GOPacolypse, Youth and the Right


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Writes Daniel McCarthy at

"Nov. 4 was a lucky day for Republicans. Barack Obama crushed John McCain by a landslide, but voters hedged their bets on Congress. The sheer weight of turnout for Obama shifted 24 seats in the House of Representatives and six in the Senate to the Democratic column—but the House gains were offset by four GOP pickups and a handful of races in both chambers remain too close to call. This was far from the wipeout it might have been. Voters gave congressional Republicans a reprieve, even as they resoundingly rejected McCain.

Republicans can be trusted to learn all the wrong lessons from this. Indeed, the leaders of the conservative movement, which is little more than the Republican Party in repose, have already decided not to mend their ways. At a post-election powwow held at the home of L. Brent Bozell III, the dons of the movement came together and decided that, in the words of American Spectator reporter Phil Klein, “John McCain wasn’t really a conservative.” What’s more, as one unnamed partygoer told Klein, “We’re no longer going to support Republicans who want to ‘improve’ a bad bill. We’re going to oppose all bad bills.” But what were putative conservatives doing supporting “bad bills” in the first place? And if they were willing to support bad bills under Bush, what makes anyone think they won’t support bad bills again under the next Republican president?

Of course John McCain “wasn’t really a conservative.” But neither was George W. Bush in ’00 or ’04. Neither was Bob Dole in ’96. Neither was George H.W. Bush in ’88 or ’92. The Republican Party has not nominated a conservative for president in over 20 years. Yet the movement has reliably supported the GOP’s nominees anyway. And when given the opportunity to support actual conservatives—Pat Buchanan in the Republican primaries of ’92 and ’96 (and the pre-primaries of ’99) or Ron Paul this year—where were these movement leaders? At worst they were shilling for the establishment candidate: a Bush, Dole, or McCain. Others supported the millionaire moderate du jour: Steve Forbes in ’96 or ’00, Mitt Romney this year. A bare handful, if that, sided with Buchanan or Paul. Many of these leaders got their start in the Goldwater days. But how many of them would dare support a Goldwater today?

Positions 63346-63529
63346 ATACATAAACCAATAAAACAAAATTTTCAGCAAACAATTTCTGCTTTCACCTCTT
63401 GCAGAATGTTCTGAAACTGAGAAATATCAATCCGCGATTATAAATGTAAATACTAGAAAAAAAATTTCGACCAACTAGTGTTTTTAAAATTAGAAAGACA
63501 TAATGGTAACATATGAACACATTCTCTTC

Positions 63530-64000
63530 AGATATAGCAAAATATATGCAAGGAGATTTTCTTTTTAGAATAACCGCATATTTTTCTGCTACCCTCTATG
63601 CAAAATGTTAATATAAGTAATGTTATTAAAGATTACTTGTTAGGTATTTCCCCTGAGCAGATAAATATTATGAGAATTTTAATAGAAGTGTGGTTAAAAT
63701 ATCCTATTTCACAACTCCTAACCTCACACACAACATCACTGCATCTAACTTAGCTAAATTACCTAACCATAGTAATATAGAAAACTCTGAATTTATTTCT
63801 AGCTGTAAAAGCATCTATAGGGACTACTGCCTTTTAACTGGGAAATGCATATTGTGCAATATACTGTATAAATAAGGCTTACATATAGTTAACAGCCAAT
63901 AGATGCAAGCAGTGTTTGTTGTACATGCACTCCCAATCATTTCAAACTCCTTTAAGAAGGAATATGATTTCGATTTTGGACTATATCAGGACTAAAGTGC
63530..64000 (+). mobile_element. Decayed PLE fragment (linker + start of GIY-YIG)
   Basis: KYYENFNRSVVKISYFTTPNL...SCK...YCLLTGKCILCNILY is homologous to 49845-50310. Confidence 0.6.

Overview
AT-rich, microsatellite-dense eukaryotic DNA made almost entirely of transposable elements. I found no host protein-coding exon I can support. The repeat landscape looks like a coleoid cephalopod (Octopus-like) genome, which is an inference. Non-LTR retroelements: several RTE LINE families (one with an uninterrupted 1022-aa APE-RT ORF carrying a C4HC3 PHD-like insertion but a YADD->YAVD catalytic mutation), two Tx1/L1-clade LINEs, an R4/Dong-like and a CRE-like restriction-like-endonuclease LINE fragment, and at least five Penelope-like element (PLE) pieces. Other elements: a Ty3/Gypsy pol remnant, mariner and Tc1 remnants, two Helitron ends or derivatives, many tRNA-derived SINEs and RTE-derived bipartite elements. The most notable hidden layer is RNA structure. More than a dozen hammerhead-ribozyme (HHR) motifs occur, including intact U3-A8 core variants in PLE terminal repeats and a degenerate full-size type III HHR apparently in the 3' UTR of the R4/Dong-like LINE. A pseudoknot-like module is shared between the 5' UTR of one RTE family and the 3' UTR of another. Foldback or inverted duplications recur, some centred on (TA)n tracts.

There is a new youth movement taking shape out of the Ron Paul campaign. Over 30,000 college students were involved in Students for Ron Paul, and the Texas congressman’s college lectures—denouncing the Federal Reserve and the Iraq War and calling for a return to strict constitutionalism—electrified campuses from one end of the country to the other, in a way that no other Republican could match. The Paul campaign’s national youth coordinator, Jeff Frazee, is now building a permanent conduit for this youth activism, Young Americans for Liberty. As you can see from its website, the group is still embryonic. But it has an activist base, the beginnings of a financial network, and qualified, principled leadership. YAL should prove to be a headache for the Republican establishment.

But if the GOP is to survive at all, it will have to listen to YAL. The Republican old guard, and by extension the conservative movement, has irretrievably lost the hearts and minds of the nation’s young. As Jeffrey Hart recently observed, “[T]wo thirds of voters under 30 voted for Obama.” Many of those young people, of course, are true Obamaphiles. But many of them are young enough that they have never known any kind of conservatism except what they are told the Bushes, Dole, and McCain exemplify. Given the success of Ron Paul in attracting young people, there is every reason to think that many of them will move to the right, if they are exposed to a thoughtful and principled conservatism. If the Right is going to have any future, it must reconnect with the youth—but the youth aren’t blind, and they see the difference between a Ron Paul and a John McCain."

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